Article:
The more you watch Rams quarterback Case Keenum get slammed to the ground, clutch his head, and wobble back to his feet, the harder it becomes to understand how he was allowed to continue playing.
The first failure lies with the Rams coaching staff, which had plenty of time to attend to Keenum and make the decision to get him out of the game while the officials sorted out the penalty situation. Rams head athletic trainer Reggie Scott even had a few moments to talk to Keenum before sending him back onto the field:
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The second and more egregious failure, though, was that of the independent athletic trainers who were at the stadium. These trainers, called ATC spotters, are at every NFL game for the specific purpose of stopping the game and removing any player who may be concussed. The spotters are empowered to call a medical timeout when a player “displays obvious signs of disorientation or is clearly unstable” and it “becomes apparent that the player is attempting to remain in the game and not be attended to by the club’s medical or athletic training staff.”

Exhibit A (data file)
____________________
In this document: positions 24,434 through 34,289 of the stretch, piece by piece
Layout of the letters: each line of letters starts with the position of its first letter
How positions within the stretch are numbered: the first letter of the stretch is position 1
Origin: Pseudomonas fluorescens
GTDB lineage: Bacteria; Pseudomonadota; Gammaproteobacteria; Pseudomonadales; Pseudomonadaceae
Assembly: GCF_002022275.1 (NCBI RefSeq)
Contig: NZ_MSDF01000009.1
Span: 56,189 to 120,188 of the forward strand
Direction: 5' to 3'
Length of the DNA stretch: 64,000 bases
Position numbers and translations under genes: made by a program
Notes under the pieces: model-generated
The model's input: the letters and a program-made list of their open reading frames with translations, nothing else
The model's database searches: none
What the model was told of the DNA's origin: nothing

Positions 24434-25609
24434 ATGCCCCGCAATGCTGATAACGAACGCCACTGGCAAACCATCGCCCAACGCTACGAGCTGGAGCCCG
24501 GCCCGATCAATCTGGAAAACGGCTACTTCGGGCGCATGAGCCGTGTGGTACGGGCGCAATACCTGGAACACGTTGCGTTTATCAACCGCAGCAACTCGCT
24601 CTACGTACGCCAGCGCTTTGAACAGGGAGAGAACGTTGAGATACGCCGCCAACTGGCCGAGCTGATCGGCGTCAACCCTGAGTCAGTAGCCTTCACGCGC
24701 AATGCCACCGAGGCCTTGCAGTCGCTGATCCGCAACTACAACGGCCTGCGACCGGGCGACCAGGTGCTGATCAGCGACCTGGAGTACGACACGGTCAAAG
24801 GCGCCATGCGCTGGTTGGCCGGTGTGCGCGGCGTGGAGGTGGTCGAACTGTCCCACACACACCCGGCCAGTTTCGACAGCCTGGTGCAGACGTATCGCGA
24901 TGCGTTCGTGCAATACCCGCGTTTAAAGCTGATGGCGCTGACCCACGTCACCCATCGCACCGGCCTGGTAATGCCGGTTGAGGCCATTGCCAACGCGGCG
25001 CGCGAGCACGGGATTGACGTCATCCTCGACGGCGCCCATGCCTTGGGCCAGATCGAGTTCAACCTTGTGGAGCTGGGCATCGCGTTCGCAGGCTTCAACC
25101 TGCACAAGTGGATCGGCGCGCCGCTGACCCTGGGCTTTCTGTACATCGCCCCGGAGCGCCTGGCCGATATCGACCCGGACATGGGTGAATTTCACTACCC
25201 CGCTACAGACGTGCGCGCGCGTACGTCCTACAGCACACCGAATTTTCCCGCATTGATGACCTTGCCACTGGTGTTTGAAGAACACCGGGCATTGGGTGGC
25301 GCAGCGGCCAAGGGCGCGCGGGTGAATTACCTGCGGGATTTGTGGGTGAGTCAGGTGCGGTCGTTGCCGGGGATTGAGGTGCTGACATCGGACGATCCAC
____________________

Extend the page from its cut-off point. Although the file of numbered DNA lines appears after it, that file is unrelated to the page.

Both of those things clearly, obviously happened with Keenum, who had trouble gathering himself and getting back onto his feet and did not receive any meaningful attention from his training staff. The NFL has reportedly taken notice of the failure, and will look into it:
The big question is what accounted for the ATC spotters’ failure. It’s easy to understand why the Rams coaching staff would be reluctant to pull Keenum in the final minute of a tie game. That’s the point of having the spotters, who are independent. This was the precise moment in which they were supposed to take action, and going by the available evidence, they either weren’t paying attention or didn’t care enough to do their jobs.